Handover can have practical and legal aspects. First and foremost is the need for the receiving organisation to be clear what it is taking over and satisfy itself that everything being handed over is as described and fit for purpose. Conversely there is a responsibility on the delivering organisation to provide everything necessary for the hand over to take place successfully.
Hand over often constitutes a legal transfer of ownership and this brings additional factors into play ranging from ownership of a physical asset to transfer of employment contracts or other legal responsibilities.
Capturing and utilising lessons learned for individual functions is an attribute of capability level 3.
Incorporating lessons learned into a structured knowledge management system is an attribute of level 4 maturity.
The administrative side of hand over must not be overlooked. The project or programme organisation will have records of quality control and configuration management associated with physical assets which should be handed over as well as the assets themselves.
It is not always practical to wait until all deliverables are 100% complete before handing over and de-mobilising the project or programme organisation. Sometimes deliverables are handed over with some follow-on actions still to be done. One of the outputs of this activity will be the follow-on actions report, which lists any outstanding items.
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The second activity in the identification process is ‘review previous lessons’, which begs the question “where do these lessons come from?”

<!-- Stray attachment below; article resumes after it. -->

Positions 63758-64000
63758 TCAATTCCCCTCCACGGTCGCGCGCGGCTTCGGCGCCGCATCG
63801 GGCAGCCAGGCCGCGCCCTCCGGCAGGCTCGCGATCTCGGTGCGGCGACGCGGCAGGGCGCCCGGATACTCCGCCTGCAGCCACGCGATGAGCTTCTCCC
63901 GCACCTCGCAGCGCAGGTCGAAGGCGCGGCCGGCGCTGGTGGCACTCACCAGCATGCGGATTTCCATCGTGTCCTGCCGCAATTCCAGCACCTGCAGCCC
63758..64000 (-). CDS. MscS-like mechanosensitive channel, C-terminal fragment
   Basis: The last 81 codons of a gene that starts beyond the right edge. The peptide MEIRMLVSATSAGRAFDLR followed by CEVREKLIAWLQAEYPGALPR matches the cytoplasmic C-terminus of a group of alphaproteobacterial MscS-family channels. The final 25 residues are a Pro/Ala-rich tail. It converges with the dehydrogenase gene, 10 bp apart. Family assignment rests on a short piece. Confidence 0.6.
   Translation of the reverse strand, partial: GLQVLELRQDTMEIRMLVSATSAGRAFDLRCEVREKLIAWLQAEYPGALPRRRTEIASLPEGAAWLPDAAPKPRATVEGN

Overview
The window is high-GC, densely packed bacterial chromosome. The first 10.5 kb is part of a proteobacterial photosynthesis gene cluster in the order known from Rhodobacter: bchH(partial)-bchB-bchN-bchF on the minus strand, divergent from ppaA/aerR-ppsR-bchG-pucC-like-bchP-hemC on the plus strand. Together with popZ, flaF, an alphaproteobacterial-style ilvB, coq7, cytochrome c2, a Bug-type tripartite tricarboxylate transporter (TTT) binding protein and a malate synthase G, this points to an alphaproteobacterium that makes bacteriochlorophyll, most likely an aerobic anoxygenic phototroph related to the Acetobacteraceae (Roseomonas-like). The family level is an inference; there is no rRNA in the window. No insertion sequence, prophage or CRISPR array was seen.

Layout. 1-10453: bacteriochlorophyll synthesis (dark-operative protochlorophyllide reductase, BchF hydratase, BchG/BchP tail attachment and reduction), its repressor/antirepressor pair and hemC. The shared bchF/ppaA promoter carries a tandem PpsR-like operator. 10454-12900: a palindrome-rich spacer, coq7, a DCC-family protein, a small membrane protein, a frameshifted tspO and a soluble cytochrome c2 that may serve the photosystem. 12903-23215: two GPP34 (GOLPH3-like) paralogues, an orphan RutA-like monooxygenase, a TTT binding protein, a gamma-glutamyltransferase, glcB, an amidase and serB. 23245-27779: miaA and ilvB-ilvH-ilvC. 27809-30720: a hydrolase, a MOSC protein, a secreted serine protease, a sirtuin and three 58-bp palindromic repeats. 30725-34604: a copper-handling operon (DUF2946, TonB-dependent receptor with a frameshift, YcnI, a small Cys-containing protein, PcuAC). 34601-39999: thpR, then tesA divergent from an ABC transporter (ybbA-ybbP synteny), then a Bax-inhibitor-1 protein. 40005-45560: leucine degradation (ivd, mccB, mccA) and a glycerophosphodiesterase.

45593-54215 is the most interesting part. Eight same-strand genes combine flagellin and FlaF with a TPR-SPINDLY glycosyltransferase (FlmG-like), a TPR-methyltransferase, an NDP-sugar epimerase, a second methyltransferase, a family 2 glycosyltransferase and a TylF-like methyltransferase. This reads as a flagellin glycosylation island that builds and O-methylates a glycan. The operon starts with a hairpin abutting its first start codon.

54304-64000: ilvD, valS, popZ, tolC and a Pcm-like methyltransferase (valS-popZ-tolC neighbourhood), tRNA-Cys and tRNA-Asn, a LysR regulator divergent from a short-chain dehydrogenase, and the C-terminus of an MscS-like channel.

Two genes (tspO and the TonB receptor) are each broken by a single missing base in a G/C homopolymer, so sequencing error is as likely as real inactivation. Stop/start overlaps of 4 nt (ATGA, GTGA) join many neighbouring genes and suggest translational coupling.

This activity conducts a formal review of the governance and delivery of the project or programme. A key input is the lessons log which will be used to distil lessons learned that will be included in an end project report or end programme report.
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During mobilisation a project or programme infrastructure will be assembled including resources as diverse as premises, software and people. Demobilisation is simply the opposite of that activity.
Physical assets such as buildings, plant and machinery may have been purchased, rented or hired with a subsequent need to sell, redeploy or terminate agreements. Human resources may be contracted or employed. Contract employment may simply require termination of contracts but redeployment of internal staff needs greater involvement from the project or programme team.
Many projects and programmes are closed before all the benefits in the business case have been realised. This means that while the project and programme managers may have moved on to new ventures, the business change managers (BCMs) still have work to do to complete change in business units. Instead of reporting to a project or programme manager, the BCMs will report directly to the sponsor until the change is completed.
The sponsor will be the ‘last person standing’. Where the scope includes benefits, the role of the sponsor does not formally come to a conclusion until a benefits review concludes that the business case has been achieved; achieved to the best degree possible or will be achieved without further intervention.
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Projects and programmes
The principles of closure do not vary with complexity. As complexity increases there is simply more to do to hand over products, demobilise and close contracts.